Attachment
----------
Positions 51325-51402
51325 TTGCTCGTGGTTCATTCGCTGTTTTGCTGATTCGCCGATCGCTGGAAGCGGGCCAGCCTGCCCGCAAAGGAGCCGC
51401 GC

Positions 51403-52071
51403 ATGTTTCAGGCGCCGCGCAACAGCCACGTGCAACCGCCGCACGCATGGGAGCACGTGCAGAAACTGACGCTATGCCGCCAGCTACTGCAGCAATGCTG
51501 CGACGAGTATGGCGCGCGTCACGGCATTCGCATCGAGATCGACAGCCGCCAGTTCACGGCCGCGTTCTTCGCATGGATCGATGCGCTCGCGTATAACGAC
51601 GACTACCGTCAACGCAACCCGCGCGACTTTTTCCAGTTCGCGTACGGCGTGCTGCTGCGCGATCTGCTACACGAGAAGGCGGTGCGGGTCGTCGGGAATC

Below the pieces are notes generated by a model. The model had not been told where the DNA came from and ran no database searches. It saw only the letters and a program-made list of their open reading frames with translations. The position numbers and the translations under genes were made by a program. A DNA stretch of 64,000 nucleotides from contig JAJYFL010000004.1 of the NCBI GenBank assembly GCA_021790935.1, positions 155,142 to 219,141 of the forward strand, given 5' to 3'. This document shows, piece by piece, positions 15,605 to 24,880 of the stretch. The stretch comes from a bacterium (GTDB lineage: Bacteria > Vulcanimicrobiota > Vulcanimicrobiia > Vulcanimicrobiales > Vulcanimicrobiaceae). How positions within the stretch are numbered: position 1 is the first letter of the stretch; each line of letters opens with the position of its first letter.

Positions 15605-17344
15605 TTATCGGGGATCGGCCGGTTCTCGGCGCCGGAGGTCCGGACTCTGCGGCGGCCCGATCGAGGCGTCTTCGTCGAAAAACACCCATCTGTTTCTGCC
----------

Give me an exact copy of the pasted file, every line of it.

Positions 51325-51402
51325 TTGCTCGTGGTTCATTCGCTGTTTTGCTGATTCGCCGATCGCTGGAAGCGGGCCAGCCTGCCCGCAAAGGAGCCGC
51401 GC

Positions 51403-52071
51403 ATGTTTCAGGCGCCGCGCAACAGCCACGTGCAACCGCCGCACGCATGGGAGCACGTGCAGAAACTGACGCTATGCCGCCAGCTACTGCAGCAATGCTG
51501 CGACGAGTATGGCGCGCGTCACGGCATTCGCATCGAGATCGACAGCCGCCAGTTCACGGCCGCGTTCTTCGCATGGATCGATGCGCTCGCGTATAACGAC
51601 GACTACCGTCAACGCAACCCGCGCGACTTTTTCCAGTTCGCGTACGGCGTGCTGCTGCGCGATCTGCTACACGAGAAGGCGGTGCGGGTCGTCGGGAATC

Below the pieces are notes generated by a model. The model had not been told where the DNA came from and ran no database searches. It saw only the letters and a program-made list of their open reading frames with translations. The position numbers and the translations under genes were made by a program. A DNA stretch of 64,000 nucleotides from contig JAJYFL010000004.1 of the NCBI GenBank assembly GCA_021790935.1, positions 155,142 to 219,141 of the forward strand, given 5' to 3'. This document shows, piece by piece, positions 15,605 to 24,880 of the stretch. The stretch comes from a bacterium (GTDB lineage: Bacteria > Vulcanimicrobiota > Vulcanimicrobiia > Vulcanimicrobiales > Vulcanimicrobiaceae). How positions within the stretch are numbered: position 1 is the first letter of the stretch; each line of letters opens with the position of its first letter.

Positions 15605-17344
15605 TTATCGGGGATCGGCCGGTTCTCGGCGCCGGAGGTCCGGACTCTGCGGCGGCCCGATCGAGGCGTCTTCGTCGAAAAACACCCATCTGTTTCTGCC